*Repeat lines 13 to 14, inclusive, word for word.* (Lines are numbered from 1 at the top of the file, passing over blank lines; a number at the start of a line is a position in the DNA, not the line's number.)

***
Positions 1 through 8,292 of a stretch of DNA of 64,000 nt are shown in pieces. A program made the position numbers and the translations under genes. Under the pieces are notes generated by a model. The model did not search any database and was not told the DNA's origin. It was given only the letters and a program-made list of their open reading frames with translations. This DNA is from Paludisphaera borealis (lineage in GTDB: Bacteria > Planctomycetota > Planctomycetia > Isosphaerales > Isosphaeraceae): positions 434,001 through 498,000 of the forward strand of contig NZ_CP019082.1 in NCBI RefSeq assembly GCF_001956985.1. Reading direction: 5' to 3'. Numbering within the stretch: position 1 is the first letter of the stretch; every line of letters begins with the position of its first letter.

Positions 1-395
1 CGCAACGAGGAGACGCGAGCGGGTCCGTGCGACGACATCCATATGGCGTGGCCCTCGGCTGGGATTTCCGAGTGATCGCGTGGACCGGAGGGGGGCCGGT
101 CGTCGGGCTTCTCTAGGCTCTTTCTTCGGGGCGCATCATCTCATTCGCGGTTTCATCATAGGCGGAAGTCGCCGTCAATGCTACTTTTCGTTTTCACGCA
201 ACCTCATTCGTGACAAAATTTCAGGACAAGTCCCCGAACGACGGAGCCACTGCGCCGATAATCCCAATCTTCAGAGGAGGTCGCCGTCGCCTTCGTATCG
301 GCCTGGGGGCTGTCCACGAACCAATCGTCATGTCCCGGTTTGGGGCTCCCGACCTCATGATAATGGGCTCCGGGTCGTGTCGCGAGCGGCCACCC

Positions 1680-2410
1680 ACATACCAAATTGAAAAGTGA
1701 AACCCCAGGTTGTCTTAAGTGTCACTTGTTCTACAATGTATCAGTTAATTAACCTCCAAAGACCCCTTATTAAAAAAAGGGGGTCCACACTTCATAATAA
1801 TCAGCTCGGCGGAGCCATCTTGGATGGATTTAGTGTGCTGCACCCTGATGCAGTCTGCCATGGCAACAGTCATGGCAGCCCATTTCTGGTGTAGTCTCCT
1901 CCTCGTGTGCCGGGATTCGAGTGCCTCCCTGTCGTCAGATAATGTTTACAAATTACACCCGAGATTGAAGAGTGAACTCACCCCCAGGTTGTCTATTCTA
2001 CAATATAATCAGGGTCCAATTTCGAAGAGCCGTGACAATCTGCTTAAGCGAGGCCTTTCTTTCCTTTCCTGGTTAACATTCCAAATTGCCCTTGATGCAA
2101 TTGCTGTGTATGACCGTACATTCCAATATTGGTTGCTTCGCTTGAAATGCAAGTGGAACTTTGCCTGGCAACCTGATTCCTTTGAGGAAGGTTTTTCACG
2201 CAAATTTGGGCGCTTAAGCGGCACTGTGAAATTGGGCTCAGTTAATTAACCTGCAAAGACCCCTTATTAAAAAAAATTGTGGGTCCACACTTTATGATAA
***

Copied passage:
2101 TTGCTGTGTATGACCGTACATTCCAATATTGGTTGCTTCGCTTGAAATGCAAGTGGAACTTTGCCTGGCAACCTGATTCCTTTGAGGAAGGTTTTTCACG
2201 CAAATTTGGGCGCTTAAGCGGCACTGTGAAATTGGGCTCAGTTAATTAACCTGCAAAGACCCCTTATTAAAAAAAATTGTGGGTCCACACTTTATGATAA